Mukilteo Beacon - Your Hometown News Source

By Chris Alexander
Fire Chief 

Prepared, not scared l Fire Sirens


Last updated 9/19/2019 at 12:45pm

September is National Preparedness Month (, a time for everyone to consider and revisit their ability to care for themselves after a disaster.

As we watch the pictures come in from Hurricane Dorian’s damage, we get an idea of the level of destruction that a major earthquake would cause here. Buildings destroyed. Roads blocked. Bridges damaged. Water where there used to be dry ground. Utilities cut off. In our case, add in landslides.

When disaster strikes, there are a finite number of police, fire, and public works professionals on duty. It will take time to open roads, search buildings, treat the injured, and secure utilities.

Traditional resources like hospitals, grocery stores, pharmacies, gas stations, and restaurants will not be able to open due to damage, loss of utilities, or inability to restock. Like the hurricane, it will take a long time for life to return to normal.

Looking at this locally, we sit on the South Whidbey Fault, which runs diagonally from Whidbey Island, through Mukilteo, into the county. In an earthquake along this fault, there would likely be little to no warning and Mukilteo would be the epicenter for the damage.

We also have the Cascadia Subduction Zone in the Pacific. We are not expected to have widespread damage from this earthquake, but anyone and anything between the railroad tracks and the water can expect to be underwater and buried in debris when the water recedes. Finally, the Seattle Fault will cause major destruction in Seattle, radiating outwards much like the Nisqually quake did in 2001. We could see localized damage and possibly a tsunami from that earthquake.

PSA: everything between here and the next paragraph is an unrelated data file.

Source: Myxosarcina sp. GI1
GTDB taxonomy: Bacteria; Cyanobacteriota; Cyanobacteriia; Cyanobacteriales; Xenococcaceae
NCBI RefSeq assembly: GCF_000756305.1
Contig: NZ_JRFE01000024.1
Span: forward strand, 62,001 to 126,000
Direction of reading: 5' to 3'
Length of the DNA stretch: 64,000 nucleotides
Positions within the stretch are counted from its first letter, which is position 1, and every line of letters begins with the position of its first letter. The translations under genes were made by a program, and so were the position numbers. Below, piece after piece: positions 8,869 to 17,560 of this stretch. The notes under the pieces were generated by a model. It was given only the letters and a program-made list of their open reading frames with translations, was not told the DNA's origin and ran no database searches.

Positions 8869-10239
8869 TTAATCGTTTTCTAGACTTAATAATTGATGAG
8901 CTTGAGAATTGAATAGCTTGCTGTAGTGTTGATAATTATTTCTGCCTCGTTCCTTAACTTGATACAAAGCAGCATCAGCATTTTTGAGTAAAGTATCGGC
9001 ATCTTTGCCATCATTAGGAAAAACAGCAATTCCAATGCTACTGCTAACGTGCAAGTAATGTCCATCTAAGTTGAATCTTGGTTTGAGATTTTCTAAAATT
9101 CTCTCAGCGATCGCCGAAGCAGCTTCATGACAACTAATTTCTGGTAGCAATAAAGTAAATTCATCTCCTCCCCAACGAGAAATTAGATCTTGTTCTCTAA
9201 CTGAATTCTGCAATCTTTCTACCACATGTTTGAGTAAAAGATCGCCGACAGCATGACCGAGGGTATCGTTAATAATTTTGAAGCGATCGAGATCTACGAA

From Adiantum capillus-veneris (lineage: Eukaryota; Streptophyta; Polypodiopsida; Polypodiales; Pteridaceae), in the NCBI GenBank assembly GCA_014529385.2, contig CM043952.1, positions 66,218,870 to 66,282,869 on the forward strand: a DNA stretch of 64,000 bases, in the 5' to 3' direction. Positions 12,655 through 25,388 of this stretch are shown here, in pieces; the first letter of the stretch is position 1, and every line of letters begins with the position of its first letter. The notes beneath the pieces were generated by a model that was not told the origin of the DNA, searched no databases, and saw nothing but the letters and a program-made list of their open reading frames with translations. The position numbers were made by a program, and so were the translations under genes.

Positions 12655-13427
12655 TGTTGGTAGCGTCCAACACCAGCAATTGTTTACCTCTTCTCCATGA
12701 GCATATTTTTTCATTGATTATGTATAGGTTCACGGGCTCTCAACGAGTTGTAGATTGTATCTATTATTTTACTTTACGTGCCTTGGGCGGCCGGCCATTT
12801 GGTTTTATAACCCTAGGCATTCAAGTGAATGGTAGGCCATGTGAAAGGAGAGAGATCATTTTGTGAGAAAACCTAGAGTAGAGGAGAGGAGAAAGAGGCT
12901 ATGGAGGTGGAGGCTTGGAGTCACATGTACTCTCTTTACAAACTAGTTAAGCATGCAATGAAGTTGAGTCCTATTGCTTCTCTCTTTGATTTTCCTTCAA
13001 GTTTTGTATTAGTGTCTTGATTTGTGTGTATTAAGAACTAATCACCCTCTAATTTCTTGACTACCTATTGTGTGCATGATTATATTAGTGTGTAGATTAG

So, what can you do?

Make a plan

Learn the disasters that affect you. Figure out where to meet family. Establish an out-of-area contact. Write down emergency contact phone numbers.

Build a kit

We encourage everyone to plan to take care of themselves for two weeks after a disaster – food, water, first aid and medical needs, tools and supplies, important documents – in case you must leave your damaged home. If you have pets, you’ll need to meet their needs too.

Stay informed

Sign up for emergency alerts. Know your emergency radio stations. Purchase a NOAA weather radio.

Get involved

It will take the whole community working together to weather the storm. Get Community Emergency Response Team (CERT) training. Get your amateur radio license and join the Snohomish County Auxiliary Communications Service (ACS). Start a Map Your Neighborhood program in your neighborhood. Join Snohomish County Emergency Response Volunteers (SERV) or the Snohomish County Medical Reserve Corps (MRC). Many community organizations and volunteer groups are involved in disaster response as well. Look for information on Community Organizations Active in Disaster (COAD) and Volunteer Organizations Active in Disaster (VOAD).

We have “Individually Prepared, Together Resilient” booklets at the fire stations and City Hall which have more details on the four action items above. The City also has a preparedness webpage, Snohomish County’s Department of Emergency Management webpage has more information on the organizations outlined previously,

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